I both love this statement AND see a deep problem with it…
“Jesus is a model for living more than an object of worship.”
I read it on an email from one of my spiritual heroes, Fr. Richard Rohr. I know he means well with it and totally understands what I’m about to say a hundred times more than I do. I just think that it can be a dangerous statement if taken the wrong way.
First, I’ll address the last part of the sentence — the part about the ‘object of worship’… In one sense, I agree. I don’t think that Jesus wanted us to ‘worship’ him in the common sense of the word. When I think of ‘worshipping’ someone, I tend to think of it in a tribal sense. In a religious “My God/king/president is better than yours and I’m more righteous than you” kind of way.
The way I’ve read it, the Gospel of Jesus is diametrically opposed to this way of ‘worshipping’ him. Yes, Jesus had his feet washed and kissed, but he also returned the favor. He was a living and breathing divine dichotomy — the loving servant and suffering victim who never lost his divine inheritance as the Son of God.
The Christian tradition that I follow doesn’t worship Jesus in the common tribal sense of the word. We ‘worship’ him using the theology of the cross as our interpretive key. Rather than a theology of glory (“Our God can kick your God’s ass so you’d better bow down…”), the theology of the cross recognizes that our God suffers and dies along with the most wretched and victimized of humans. However, that’s never the end of the story. This Christian death leads to resurrection and renewal. But the cross cannot be skipped in order to get there.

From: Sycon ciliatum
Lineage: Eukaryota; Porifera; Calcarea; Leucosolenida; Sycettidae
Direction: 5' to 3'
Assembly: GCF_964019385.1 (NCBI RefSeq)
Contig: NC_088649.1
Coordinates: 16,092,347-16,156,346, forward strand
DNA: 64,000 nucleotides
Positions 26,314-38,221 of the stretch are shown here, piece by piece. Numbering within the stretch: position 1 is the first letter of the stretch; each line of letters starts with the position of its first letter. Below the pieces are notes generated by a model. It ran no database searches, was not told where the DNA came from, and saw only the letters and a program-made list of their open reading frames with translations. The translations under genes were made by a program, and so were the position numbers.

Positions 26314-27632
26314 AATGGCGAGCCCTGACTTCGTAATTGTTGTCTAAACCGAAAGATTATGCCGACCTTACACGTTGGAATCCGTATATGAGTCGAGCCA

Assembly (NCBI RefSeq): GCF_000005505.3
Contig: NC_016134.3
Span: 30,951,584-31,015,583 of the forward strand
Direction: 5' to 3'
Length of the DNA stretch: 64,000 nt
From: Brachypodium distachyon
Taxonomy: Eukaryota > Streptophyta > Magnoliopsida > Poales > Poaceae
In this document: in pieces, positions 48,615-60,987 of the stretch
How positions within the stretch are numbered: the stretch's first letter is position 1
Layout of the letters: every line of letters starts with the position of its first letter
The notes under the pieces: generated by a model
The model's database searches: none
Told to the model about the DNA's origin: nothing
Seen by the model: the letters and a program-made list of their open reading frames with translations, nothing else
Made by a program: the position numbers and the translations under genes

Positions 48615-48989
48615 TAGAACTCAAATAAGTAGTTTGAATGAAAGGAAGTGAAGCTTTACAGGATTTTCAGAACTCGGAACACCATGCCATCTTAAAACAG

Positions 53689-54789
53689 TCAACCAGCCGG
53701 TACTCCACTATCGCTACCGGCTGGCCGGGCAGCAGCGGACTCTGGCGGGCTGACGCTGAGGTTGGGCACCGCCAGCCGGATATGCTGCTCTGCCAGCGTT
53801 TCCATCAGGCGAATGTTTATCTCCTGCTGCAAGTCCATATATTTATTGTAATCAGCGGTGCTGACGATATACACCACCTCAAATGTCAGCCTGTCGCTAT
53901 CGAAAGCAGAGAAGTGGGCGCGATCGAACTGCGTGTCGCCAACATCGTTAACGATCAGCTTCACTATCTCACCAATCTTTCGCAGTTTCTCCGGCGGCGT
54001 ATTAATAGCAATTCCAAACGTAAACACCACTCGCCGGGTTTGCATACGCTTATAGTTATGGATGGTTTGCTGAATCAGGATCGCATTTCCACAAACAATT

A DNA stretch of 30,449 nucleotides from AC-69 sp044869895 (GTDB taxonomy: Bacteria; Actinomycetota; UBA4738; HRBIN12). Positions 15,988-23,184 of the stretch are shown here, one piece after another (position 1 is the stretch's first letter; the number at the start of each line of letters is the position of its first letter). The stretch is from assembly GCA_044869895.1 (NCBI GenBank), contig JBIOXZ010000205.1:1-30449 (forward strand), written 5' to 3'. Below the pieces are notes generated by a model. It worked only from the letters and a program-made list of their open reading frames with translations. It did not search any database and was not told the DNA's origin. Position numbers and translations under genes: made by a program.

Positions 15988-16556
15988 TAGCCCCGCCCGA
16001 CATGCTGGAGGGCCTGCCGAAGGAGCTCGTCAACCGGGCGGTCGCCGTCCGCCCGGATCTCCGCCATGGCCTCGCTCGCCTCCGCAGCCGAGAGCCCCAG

It is through our brokenness that God finds Her way in.
The Gospel is a leveling force. It doesn’t lift Christians above anyone else. Rather, it lifts an unconditionally loving God above everyone allowing us to extend that love in the midst of human brokenness.